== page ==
3 cool things you can do with a mortgage calculator

How to use a mortgage calculator

Your basic mortgage calculator tells you three things: your principal and interest payment, the amount you will have paid over the life of the loan, and your decreasing balance over time as you make your payments, known as the name “amortization table”.

These are all useful things, but it’s what YOU do with this information that makes the calculator even more useful.

Here are things you might not know you could do with a mortgage calculator.

Avoid the “refinance penalty”

Refinancing your mortgage, even into a loan with a lower interest rate, can still cost you more in the long run if you’re not careful.

Indeed, unless you refinance your mortgage for a shorter term, you are restarting the countdown to your repayment.

If you refinance a 30-year home loan after five years and replace it with another 30-year loan, you extend your repayment to 35 years. This offsets some or all of the benefits of your refi.

A mortgage calculator can help you refinance smarter. To take full advantage of your refinance, simply enter your remaining principal balance as the purchase price, a zero down payment, the refinance interest rate, and the number of years required to pay off your mortgage on time.

For the example above, your term would be 25 years (the 30-year term minus the five years already paid).

The resulting payment is the amount you would send each month – your regular payment, plus an additional principal reduction.

Estimate your future ARM payment

If you don’t expect to keep your home and mortgage for many years, a 5/1 ARM may make sense. Its initial interest rate is typically about one percent lower than a 30-year fixed loan, and its rate is fixed for the first five years.

But what if you end up keeping your house for six or seven years? Could your MRA become unaffordable?

You can use the mortgage calculator to plan ahead.

Enter the terms of the ARM you are considering. Click “View Full Report” and note what your balance will be in five years. Ask your lender about the loan caps — most 5/1s allow a rate increase of no more than two or three percent over their starting rates in the sixth year.

As of this writing, you can find 5/1 ARMs at 2.25%, and we’ll use a loan amount of $200,000 as an example. The principal and interest payment in this case is $764, and the balance after five years is $175,290.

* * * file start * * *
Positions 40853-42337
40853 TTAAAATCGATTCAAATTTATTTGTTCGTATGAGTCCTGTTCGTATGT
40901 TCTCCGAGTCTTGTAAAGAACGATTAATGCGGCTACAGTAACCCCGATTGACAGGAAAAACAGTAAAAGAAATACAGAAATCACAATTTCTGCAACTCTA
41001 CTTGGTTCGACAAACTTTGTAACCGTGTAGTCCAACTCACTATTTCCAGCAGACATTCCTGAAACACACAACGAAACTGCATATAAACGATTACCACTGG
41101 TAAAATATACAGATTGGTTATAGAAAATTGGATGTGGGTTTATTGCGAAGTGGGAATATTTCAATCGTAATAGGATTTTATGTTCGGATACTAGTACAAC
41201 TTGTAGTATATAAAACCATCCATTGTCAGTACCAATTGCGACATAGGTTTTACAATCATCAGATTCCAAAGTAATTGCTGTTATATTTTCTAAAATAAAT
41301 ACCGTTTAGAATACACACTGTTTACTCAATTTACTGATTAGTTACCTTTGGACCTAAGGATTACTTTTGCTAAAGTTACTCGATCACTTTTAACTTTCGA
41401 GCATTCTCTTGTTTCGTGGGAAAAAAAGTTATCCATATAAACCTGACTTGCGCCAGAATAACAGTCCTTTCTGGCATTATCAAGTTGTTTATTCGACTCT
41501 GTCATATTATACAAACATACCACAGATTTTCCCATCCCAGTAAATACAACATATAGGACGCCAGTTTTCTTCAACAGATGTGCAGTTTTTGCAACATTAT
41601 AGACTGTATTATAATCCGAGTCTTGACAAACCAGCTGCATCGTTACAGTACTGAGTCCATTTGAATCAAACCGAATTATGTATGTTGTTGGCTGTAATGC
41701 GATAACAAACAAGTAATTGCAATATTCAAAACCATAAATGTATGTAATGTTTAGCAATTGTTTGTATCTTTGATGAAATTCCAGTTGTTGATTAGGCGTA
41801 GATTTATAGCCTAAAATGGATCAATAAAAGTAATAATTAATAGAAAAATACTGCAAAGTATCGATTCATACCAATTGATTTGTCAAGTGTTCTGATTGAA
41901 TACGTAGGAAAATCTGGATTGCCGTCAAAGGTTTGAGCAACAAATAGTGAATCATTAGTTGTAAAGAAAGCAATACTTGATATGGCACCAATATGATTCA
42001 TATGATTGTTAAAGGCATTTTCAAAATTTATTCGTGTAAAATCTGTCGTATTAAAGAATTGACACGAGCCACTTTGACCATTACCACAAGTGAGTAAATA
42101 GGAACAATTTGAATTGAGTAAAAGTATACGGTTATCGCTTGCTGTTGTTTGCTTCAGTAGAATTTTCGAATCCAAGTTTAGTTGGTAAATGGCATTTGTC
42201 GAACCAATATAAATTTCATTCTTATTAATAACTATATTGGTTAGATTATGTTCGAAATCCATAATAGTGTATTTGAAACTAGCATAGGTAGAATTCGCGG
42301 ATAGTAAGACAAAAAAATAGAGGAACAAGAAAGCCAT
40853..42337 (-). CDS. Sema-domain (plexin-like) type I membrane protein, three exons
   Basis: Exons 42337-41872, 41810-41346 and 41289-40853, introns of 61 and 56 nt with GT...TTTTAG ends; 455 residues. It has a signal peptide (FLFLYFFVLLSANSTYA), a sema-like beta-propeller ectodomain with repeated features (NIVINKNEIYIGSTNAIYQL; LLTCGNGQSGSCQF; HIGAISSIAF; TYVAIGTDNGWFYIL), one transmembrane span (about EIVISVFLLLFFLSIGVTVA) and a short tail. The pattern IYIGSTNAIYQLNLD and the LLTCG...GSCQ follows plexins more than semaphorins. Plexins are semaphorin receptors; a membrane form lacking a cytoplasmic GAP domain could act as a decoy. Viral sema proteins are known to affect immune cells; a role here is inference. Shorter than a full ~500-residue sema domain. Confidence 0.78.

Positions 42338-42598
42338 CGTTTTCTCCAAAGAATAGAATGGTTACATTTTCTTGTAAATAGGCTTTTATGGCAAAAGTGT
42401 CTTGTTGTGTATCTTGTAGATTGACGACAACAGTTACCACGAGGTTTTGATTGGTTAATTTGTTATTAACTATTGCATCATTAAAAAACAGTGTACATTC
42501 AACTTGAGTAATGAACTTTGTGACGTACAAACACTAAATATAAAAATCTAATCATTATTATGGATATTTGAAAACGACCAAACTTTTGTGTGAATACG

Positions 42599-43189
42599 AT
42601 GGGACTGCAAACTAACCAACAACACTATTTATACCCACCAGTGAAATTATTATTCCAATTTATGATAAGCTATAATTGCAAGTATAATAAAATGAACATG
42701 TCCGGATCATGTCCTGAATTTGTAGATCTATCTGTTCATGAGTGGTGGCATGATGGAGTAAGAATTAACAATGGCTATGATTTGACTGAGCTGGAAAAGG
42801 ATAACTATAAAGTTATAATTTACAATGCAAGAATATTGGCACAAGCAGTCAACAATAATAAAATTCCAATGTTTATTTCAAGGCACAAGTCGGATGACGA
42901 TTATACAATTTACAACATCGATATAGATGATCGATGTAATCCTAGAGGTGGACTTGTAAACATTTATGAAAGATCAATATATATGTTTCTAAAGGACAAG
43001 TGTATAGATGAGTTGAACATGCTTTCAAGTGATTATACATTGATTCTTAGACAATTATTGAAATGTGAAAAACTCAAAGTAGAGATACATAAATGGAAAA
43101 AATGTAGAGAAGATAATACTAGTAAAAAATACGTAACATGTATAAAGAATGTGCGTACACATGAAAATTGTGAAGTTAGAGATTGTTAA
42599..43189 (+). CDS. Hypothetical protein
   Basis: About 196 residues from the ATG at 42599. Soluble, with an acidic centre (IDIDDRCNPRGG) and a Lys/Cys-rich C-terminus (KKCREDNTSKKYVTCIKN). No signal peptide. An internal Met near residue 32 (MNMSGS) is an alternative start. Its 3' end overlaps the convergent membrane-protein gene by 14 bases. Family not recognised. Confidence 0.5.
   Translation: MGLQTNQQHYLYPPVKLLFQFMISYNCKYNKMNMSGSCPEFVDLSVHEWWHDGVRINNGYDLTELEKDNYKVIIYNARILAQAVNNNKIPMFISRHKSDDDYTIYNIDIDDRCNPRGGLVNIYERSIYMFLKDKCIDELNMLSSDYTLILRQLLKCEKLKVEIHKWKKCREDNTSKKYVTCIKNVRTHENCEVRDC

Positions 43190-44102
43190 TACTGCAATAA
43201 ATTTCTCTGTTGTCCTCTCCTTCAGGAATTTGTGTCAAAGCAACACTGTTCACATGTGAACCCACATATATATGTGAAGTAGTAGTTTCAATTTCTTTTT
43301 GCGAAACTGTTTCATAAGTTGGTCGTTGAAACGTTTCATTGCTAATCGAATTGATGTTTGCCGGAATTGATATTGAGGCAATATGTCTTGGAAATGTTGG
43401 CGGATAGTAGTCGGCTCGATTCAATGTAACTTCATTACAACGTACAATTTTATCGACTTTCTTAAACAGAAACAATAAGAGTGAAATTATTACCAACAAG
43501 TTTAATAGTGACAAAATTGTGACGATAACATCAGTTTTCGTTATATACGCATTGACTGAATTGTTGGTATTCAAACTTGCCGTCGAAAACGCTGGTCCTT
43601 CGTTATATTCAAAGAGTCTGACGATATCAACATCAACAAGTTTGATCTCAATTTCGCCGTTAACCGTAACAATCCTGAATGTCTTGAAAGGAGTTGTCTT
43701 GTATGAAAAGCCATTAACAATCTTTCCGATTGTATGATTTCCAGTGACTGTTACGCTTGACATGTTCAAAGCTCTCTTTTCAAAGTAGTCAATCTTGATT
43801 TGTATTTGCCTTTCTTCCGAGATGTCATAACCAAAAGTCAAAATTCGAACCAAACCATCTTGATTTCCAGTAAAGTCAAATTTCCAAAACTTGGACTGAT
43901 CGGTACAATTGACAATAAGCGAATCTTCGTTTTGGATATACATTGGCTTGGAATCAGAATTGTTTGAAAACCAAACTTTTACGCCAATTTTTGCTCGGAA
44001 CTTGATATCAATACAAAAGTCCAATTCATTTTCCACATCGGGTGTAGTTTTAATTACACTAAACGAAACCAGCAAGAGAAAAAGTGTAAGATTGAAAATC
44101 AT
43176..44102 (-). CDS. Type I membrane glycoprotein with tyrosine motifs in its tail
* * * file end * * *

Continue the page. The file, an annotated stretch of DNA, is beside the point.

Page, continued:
By comparison, a $200,000 30-year fixed loan payment at 3.25% would be $870, and its balance after five years would be $178,614 – in five years you’d save $9,684 with the loan. ‘ARM.

But what happens in sixth grade?

Go back and enter a new loan – your purchase price is your loan balance, $175,290 (no down payment), your term is the remaining 25 years of your loan, and your rate is the worst case – the starting rate plus your maximum adjustment.

If your cap is 2%, your highest rate in year six is ​​4.25% and your maximum payment is $950.

Note that this is your worst case scenario. To get something that is perhaps more realistic, ask the lender what the loan rate would be if it reset today. Use this rate with a 25-year term.

If the payment is unacceptable to you, or if the worst case scenario gives you nightmares, a 5/1 loan may not be the right loan for you.

Estimate your savings with accelerated payments

It’s easy to use a mortgage calculator to estimate how much you’d save by paying off your mortgage early.

Enter your loan amount and interest rate, and note the resulting principal and interest payment.

We’ll use the 30-year fixed example above – with a balance of $200,000 and a rate of 3.25%. This payment is $870 and over 30 years, if you click on “View Full Report” you will see that you will pay $113,000 in interest over 30 years.

Then you’ll change the term to something shorter than 30 years – 25 years, for example. You’ll see that paying $975 a month cancels your loan five years early and saves you $21,000 in interest.

Note: If you plan to pay off a 30-year mortgage in less than 25 years, consider a 20- or 15-year fixed rate mortgage. They usually offer lower interest rates than 30-year loans, so your extra payment will go further.

As of this writing, for example, lenders are offering 3.0% rates on 20-year loans to highly qualified applicants. The payment for our sample loan is $1,100 per month, and the total interest paid is only $47,000 less than the 30-year loan.

Mortgage calculators can help you do a lot – see how much home you can afford, compare different mortgage products, and visualize prepayment strategies – all important for successful home ownership.

What are the prices today?

A mortgage calculator tells you how much a low rate can save you. Just a quarter of a percent difference can make a big difference.

Get a quote and benefit from today’s ultra-low rates. It’s your first step to getting great mortgage value in today’s rate market.

The information contained on The Mortgage Reports website is provided for informational purposes only and does not constitute advertising for products offered by Full Beaker. The views and opinions expressed herein are those of the author and do not reflect the policy or position of Full Beaker, its officers, parent company or affiliates.

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